27. 27. 28 May 2013 APAC E-Commerce Primer 27 Figure 46: E-commerce has become a powerful driver of total retail sales growth in China 0% 1% 2% 3% 4% 5% 6% 7% 8% 9% 10% 0% 2% 4% 6% 8% 10% 12% 14% 16% 18% 20% 2003 2004 2005 2006 2007 2008 2009 2010 2011 2012 2013E 2014E % of Retail Sales Growth from E-Commerce (lhs) E-Commerce Sales as % of Retail Sales (rhs) Nearly 1/5th of total retail sales from E- Commerce Source: CEIC, iResearch, Credit Suisse estimates In a consumption-driven economy such as the US, where domestic consumption comprises 72% of GDP, growth in e-commerce sales has accounted for 10-20% of total retail sales growth for nearly the past decade and is plateauing (Figure 47). This is not the case in China, where a greater percentage of total retail sales growth coming from e- commerce will likely persist for several more years, if not another decade, such as we saw in developed markets like the US. It is also important to keep in mind the differences in underlying real retail sales growth in China (14% per year) versus the US (4.5% per year). Figure 47: The importance of e-commerce growth to total retail trade in the US has diminished as the industry has matured 0% 1% 2% 3% 4% 5% 6% 7% 8% 9% 0% 5% 10% 15% 20% 25% 2004 2005 2006 2007 2008 2009 2010 2011 2012 2013E 2014E 2015E 2016E % of Total Retail Sales Growth from E-commerce (lhs) E-commerce Sales as % of Total Retail Sales (rhs) Source: Forrester, Credit Suisse estimates Driving incremental demand It is rather difficult to estimate the split of China’s e-commerce industry and USD growth in terms of substitute to bricks-and-mortar retail versus incremental demand. In a recent McKinsey study, it is estimated that e-commerce accounts for ~2% of China’s nominal private consumption growth of 11% in 2012. We believe this could err on the conservative side because the impact on the ‘harder-to-measure’ tier 3 and tier 4 cities is likely more E-commerce driving retail sales growth will likely persist for several more years in China, unlike in the US where e-commerce contribution to growth is plateauing We believe estimates of e- commerce’s share of total retail in China understated as tier 3 and 4 cities are harder to measure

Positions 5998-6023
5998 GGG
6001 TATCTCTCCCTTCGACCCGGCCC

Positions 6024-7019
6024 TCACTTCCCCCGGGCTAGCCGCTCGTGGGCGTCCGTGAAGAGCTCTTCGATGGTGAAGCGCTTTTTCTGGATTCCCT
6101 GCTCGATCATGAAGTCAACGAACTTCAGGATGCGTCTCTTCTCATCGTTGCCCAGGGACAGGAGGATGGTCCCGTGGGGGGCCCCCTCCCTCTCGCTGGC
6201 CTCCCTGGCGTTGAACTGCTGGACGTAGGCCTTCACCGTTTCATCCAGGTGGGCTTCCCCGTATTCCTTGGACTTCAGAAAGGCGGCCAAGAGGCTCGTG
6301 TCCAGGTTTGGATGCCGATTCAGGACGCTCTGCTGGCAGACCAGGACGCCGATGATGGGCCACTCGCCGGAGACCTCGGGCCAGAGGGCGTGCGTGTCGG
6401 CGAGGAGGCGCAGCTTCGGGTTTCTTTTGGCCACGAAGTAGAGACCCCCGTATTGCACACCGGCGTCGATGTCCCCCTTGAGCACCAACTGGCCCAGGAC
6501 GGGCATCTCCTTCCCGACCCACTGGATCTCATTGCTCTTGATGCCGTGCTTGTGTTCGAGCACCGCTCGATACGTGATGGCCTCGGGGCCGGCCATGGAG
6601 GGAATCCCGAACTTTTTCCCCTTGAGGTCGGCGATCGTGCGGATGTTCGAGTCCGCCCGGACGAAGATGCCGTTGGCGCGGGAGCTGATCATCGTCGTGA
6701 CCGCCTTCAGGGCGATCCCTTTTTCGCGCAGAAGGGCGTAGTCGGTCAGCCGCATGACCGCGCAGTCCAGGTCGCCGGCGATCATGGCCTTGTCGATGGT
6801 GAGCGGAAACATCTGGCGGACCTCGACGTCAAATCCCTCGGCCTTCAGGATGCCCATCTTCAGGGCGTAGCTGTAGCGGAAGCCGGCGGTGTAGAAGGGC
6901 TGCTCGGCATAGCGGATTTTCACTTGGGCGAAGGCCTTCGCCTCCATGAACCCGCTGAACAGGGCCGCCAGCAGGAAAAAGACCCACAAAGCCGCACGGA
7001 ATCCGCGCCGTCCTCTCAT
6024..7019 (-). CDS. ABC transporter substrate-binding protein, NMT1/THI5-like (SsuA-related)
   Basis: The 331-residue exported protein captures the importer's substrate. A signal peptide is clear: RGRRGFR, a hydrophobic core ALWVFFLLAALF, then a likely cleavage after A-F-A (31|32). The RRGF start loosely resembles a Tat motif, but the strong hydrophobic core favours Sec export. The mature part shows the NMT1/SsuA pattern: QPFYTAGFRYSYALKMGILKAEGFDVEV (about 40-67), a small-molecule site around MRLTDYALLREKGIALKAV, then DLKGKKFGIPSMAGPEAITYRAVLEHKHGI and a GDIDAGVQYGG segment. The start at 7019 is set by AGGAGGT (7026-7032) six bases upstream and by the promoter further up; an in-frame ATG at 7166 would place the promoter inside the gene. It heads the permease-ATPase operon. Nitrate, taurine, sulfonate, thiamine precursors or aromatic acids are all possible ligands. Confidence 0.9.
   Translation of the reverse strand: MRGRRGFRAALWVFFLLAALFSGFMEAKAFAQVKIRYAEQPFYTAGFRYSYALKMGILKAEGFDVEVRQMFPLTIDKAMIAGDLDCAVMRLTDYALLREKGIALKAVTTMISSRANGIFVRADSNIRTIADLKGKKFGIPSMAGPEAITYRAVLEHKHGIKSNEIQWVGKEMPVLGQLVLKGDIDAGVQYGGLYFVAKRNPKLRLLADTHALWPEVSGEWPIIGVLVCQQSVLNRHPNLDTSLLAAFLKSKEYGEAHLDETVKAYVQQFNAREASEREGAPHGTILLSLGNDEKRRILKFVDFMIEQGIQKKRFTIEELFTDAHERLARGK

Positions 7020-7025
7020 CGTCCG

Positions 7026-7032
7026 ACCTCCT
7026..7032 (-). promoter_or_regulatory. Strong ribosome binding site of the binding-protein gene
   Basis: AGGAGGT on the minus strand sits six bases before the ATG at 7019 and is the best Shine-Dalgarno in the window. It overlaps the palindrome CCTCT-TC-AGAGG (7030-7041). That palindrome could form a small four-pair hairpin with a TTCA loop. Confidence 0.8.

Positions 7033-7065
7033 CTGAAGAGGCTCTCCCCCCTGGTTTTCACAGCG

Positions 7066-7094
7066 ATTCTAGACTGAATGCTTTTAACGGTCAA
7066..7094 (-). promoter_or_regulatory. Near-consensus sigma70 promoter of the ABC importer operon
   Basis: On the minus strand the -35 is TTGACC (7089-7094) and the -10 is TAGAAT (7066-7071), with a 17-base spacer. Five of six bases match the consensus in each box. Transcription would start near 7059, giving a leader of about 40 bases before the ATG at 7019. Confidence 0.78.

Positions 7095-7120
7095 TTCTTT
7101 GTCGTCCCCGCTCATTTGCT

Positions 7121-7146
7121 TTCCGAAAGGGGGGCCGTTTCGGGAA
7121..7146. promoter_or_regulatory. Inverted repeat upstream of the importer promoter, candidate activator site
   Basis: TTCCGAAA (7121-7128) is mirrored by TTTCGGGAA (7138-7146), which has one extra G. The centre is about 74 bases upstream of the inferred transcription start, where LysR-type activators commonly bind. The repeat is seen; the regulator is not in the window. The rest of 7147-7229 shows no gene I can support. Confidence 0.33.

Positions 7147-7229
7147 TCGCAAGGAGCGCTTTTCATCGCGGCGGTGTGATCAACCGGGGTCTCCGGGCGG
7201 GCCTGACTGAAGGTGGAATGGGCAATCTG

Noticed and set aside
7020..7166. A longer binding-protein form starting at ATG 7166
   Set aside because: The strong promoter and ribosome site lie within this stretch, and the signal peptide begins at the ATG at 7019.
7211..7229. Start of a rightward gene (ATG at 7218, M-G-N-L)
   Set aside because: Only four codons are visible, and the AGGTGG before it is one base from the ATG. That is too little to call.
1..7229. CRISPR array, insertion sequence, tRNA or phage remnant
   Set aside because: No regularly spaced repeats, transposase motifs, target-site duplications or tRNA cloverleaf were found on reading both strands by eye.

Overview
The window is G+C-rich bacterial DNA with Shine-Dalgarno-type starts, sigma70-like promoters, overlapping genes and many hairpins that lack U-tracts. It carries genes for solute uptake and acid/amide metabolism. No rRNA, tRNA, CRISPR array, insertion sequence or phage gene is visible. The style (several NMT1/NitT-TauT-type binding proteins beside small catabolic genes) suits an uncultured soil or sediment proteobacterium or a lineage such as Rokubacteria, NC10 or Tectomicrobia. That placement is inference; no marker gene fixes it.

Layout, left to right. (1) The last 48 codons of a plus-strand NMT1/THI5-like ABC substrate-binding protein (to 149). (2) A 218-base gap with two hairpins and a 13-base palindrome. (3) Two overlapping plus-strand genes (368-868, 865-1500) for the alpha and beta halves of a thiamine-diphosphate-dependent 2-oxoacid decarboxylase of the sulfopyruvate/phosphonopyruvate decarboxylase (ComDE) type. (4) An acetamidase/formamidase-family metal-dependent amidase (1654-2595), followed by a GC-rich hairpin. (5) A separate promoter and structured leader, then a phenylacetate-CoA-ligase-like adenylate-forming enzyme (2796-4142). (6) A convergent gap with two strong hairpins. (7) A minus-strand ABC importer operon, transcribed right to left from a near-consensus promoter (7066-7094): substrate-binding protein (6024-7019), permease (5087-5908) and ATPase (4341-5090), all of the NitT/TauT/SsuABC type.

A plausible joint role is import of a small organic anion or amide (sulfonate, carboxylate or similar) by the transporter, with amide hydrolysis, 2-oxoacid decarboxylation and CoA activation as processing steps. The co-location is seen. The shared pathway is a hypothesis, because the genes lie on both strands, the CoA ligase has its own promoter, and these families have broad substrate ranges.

28. 28. 28 May 2013 APAC E-Commerce Primer 28 significant and where much of the consumption is under-measured due to strong grey and black market activities. This can be proven by the fact that more rural online buyers spend a much larger share of income and disposable income on e-commerce purchases (Figure 49). E-commerce provides previously unavailable products/services, increases product/services assortment, lowers prices and allows for improved shopping comparison for rural consumers. As a result, it should not be surprising that they will spend a larger share of incomes online when the penetration of modern format retailing is low in their community, product assortment is inferior and price competitiveness is low. While nation-wide contribution to consumption growth may be only 20-25%, the impact in rural China is likely to be materially higher. Figure 48: Consumption per online buyer higher in more developed cities… Purchases per online shopper; Rmb Figure 49: …share of income is highest where e-commerce adds more value Online purchases as percentage of disposable income 6,819 4,922 4,624 4,467 Tier 1 Tier 2 Tier 3 Tier 4 18% 17% 21% 27% Tier 1 Tier 2 Tier 3 Tier 4 Source: Credit Suisse Source: Credit Suisse China e-commerce landscape We divide the e-commerce universe in China into the following segments: (1) online retailers/B2C firms; (2) marketplaces/C2C firms; (3) online payment providers; (4) logistics service providers; and (5) other service providers (search, advertising etc.). Figure 50 shows a map of China’s e-commerce universe, highlighting the key players in each segment. Rural online buyers actually spend a much larger share of income on e-commerce purchases
  29. 29. 28May2013 APACE-CommercePrimer29 Figure 50: China’s e-commerce landscape Percentages represent market share of e-commerce vertical China E-commerce Online retailers (B2C) RMB 387bn Amazon China (Amazon.com, AMZN.OQ) - 2.7% Suning (002024.SZ) - 5.5% 360Buy (Private) - 19.6% Tmall (Alibaba Group, Private) - 56.7% Coo8 (Gome, 0493.HK) - 1.4% QQ Buy (Tencent, 0700.HK) - 4.7% Dangdang (DANG.N) - 1.9% Vancl (Private) - 1.2% Vipshop (VIPS.N) - 1.4% Marketplaces (C2C) RMB 917bn eBay China (eBay Inc, EBAY.OQ) - 0.01% Paipai (Tencent, 0700.HK) - 9.46% Taobao (Alibaba Group, Private) - 94.53% Logistics providers EMS (China Post, State-owned) SF Express (Private) ShenTong Express (Private) Yuantong Express (Private) ZJS Express (Private) Yunda Express (Private)Huitong Express (Private) ZTO Express (Private) Online payment providers RMB 3.8tn Alipay (Alibaba Group, Private) - 47.4% IPS (Private) - 2.7% China Unionpay (Private) - 12.7% Yeepay (Private) - 3.1% Huifutianxia/China PnR (Private) - 5.6% 99Bill (Private) - 5.9% Tenpay (Tencent, 0700.HK) - 20.3% Other service providers RMB 28bn (search engine mkt) Baidu (BIDU.OQ) - 79.5% Soso (Tencent, 0700.HK) - 1.5% Sogou (Sohu, SOHU.OQ) - 3.0% Youdao (Netease, NTES.OQ) - 0.3% Sina (SINA.OQ) Allyes (Private) Source: Company data, Credit Suisse estimates